Shooter: Meet New Jersey Lensman Mike Vuocolo

May 31, 2019 • Local Photographers, Photo Portfolio, Photos, Shooter

First In A continuing Series:

1) When did you start shooting surf? My first dabble in surf photography came in the early 1970’s when my dad showed me how to use his Argus 35mm rangefinder which was exclusively loaded with Kodachrome slide film. Never got any good results because his short lens could not cut it. But I learned the importance of getting the correct shutter and f-stop combination and properly framing subject matter as slide film was not friendly to improper exposure and composure. In 1977 I got my first real surf photo gear, an Olympus OM-1 MD with a 28mm, 50mm and 70-200mm Soligor Zoom. Most important in this early effort was my experience with Kodachrome which I used but had no idea that it was the industry standard at the time.

As an upper level manager at Jenkinson’s Boardwalk in Point Pleasant Beach, NJ, Mike V. is on top of what happens at Manasquan Inlet and nobody has better angles from the south side than him. Photo: Mez / ESM / @mezapixels

3) First photo published, was it film or digital and how much did you get paid? My first ever shot published in a surf magazine was actually two shots in the June 1980 issue of Surfer Magazine. The first was a two page color photo of Manasquan’s Chris Rooney carving a cutback at the Inlet during a great late November swell in 1979. The second was a black and white shot of Chris pulling off a pretty radical layback from the same shoot. The color shot paid $100 and the black and white fetched 20 bucks. Both shots were made on Kodachrome 64, 1/250 sec @ f8 with a 600mm lens on my Olympus OM 1-MD camera body. Surfing magazine published an article I had written about the same time that included several photos by Dick Meseroll. Florida-based Wave Rider also published a lengthy article I penned on surfing and ocean pollution in Jersey and featured about a dozen of my shots. I made over $400 just from surf magazine shots and words that spring and was able to buy a waterhousing.

Fish Tanks, a wave that’s been ridable maybe a handful of times anyone can remember, came to life on April 3, 2019. The combination of shoaling sand from the recent dredges and a strong spring swell created this view that greeting me as I walked into my office for the first time this year on that day. Photo: Mike Vuocolo / @mikesshoreshots

4) Biggest photo buyout? My biggest photo payday was not a single event but was the decade from 1977 to 1987 when I freelanced in the newspaper industry. Working nights and weekends while holding down a full-time career, I worked in my own darkroom and sold enough images to rake in about $30,000 over those years. That kept me in film, supplies and gear pretty well.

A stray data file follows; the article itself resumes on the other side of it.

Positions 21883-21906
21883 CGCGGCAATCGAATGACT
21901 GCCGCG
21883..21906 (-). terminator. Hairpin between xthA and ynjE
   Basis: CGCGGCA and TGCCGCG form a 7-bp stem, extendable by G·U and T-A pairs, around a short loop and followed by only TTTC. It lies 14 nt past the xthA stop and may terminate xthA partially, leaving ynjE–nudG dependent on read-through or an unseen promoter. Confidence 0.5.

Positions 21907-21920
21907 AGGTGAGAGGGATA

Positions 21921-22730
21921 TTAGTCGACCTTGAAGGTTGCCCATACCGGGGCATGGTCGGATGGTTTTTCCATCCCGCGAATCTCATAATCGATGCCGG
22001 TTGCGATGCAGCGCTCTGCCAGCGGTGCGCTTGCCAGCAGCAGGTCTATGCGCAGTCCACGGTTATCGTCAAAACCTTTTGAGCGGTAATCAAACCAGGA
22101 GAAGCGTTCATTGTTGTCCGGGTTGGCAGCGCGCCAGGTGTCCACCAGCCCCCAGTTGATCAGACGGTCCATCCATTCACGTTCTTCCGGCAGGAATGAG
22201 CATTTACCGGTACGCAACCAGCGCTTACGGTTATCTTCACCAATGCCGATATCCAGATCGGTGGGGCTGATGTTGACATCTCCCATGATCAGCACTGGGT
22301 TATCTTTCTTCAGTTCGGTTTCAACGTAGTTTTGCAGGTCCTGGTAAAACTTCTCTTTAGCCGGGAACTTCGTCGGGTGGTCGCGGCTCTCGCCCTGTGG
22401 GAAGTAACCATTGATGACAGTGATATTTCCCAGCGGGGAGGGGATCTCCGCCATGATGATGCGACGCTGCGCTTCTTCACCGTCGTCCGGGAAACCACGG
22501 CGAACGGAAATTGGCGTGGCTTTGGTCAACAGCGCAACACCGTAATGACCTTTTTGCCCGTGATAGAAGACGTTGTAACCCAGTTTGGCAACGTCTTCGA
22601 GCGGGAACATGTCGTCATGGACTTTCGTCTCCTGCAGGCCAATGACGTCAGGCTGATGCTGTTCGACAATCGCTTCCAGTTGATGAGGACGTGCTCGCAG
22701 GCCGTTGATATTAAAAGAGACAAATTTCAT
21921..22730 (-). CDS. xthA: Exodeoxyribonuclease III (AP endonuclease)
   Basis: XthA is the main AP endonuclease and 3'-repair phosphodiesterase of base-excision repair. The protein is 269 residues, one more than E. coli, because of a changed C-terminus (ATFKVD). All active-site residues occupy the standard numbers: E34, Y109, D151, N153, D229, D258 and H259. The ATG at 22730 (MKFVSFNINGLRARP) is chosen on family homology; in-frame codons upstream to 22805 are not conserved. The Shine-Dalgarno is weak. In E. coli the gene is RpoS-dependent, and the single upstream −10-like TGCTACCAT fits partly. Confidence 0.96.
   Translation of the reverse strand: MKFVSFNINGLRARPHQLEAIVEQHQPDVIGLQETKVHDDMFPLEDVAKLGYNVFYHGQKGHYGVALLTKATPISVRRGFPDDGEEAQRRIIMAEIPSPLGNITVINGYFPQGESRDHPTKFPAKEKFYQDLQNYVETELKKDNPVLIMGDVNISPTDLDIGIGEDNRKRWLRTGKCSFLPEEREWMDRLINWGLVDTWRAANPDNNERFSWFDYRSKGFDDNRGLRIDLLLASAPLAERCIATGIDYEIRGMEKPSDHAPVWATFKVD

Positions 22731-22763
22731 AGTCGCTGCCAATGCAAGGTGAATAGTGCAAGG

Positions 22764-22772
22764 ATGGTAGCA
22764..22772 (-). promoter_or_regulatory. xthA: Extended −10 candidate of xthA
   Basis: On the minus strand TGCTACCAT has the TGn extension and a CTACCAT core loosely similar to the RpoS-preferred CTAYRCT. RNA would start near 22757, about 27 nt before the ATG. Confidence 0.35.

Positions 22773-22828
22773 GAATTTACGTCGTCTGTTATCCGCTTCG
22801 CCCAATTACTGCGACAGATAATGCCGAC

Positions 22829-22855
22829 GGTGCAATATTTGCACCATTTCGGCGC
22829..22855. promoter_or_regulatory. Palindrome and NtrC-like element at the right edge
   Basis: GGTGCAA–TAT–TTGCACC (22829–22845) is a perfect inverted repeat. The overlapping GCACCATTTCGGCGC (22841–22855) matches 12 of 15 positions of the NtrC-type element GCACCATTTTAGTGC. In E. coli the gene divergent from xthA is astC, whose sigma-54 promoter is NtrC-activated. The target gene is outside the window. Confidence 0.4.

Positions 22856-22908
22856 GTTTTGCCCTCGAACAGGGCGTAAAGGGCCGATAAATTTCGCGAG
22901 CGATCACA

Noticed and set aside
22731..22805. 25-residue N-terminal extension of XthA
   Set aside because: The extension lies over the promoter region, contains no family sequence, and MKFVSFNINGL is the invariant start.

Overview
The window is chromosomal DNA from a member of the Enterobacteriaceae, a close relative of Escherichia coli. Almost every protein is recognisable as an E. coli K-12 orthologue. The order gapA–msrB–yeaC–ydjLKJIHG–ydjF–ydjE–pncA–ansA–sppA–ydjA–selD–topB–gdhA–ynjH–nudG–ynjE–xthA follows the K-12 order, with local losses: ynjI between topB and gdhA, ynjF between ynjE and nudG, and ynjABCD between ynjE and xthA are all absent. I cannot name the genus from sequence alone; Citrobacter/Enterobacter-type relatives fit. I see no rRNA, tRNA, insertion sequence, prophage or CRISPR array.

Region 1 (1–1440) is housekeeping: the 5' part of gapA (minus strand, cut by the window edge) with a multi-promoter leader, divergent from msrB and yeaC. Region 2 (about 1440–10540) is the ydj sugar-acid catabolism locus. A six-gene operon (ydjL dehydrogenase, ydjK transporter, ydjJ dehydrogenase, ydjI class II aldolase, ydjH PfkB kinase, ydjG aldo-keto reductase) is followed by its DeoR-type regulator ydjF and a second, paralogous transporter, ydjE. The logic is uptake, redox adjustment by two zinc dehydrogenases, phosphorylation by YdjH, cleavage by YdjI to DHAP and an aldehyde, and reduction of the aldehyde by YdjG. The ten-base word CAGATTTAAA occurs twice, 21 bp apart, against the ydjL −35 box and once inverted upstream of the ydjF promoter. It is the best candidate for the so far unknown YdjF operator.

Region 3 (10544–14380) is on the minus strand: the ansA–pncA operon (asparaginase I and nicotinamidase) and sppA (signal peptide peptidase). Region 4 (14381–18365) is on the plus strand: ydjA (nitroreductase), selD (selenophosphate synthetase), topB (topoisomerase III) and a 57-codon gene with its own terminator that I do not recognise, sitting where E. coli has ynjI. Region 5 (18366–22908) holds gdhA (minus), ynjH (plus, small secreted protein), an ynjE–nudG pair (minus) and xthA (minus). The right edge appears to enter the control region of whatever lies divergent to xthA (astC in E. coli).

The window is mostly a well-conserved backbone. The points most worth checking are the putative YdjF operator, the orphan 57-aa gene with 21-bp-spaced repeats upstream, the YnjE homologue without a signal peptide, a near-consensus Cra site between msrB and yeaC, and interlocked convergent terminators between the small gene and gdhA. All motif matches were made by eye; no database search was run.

Being familiar with a surfer’s style helps to grab the peak action frame. Clay Pollioni always putting in a precision performance at Jenks any day of the year. Photo: Mike Vuocolo / @mikesshoreshots

5) Favorite place to shoot and why? Currently, I have two favorite places to shoot, Manasquan and Sebastian Inlets. It is all about the angles and there are so many options at both of these that you can almost always get something no one else got on every shoot. I am pretty well known at both and have some perspectives on Manasquan Inlet that nobody else has access to. (Although I may share one with a friend next week).

Nearly every spring you get at least one day where the southerly sand movement from the Manasquan Inlet is met by a south swell and results in these little peelers at a 30 degree angle to the shoreline. In the distance are Bay HeadÕs jetties protruding at 90 degrees from the beach. April 2019. Photo: Mike Vuocolo / @mikesshoreshots

6) Non-surf image you are most stoked on? Paul McCartney at Giants Stadium August 2016.

Sir Paul McCartney, Giants Stadium. The lesson here is always be ready to capture the moment. In 1964 I was introduced to both the Beatles and Surfing. Two interests that got permanently carved into my 10 year old brain and would be prevalent throughout my lifetime. When I learned there may be a chance to get up close with “Macca” at Giants Stadium during August 2016, I stuffed a cheapo digital point-and-shoot camera in my cargos. Rock show photo of a lifetime for me.

7) Photog you admire and find inspirational to your work? Every shooter has others who influenced or mentored them. Merkel, Brewer, Woody and Devine really got the goods in the 70’s and 80’s. But for me, Larry “Flame” Moore and Dick Meseroll really inspired and guided me early in my career. I admire them immensely for their contributions to surf photography and publishing. When I first started shooting, Flame would never criticize and would always offer tips on how to get better surf shots, even though I was a young  kid wasting his time by sending him pretty gnarly slides. He set the standard how images would be made in “Larry Light.” Meaning everything would be front lit and preferably, the wave riders face could be recognizable in each image. Meanwhile, Mez helped show that there was an international media market for the Jersey boys and always coached me on how important it was to get your shots to have perspective. Like get the pier or the rocks or the beach umbrella or boat in the frame. And Mez got Right Coast surfing where it needed to go by co-founding ESM. With Tom Dugan. I am grateful for their guidance in my early years.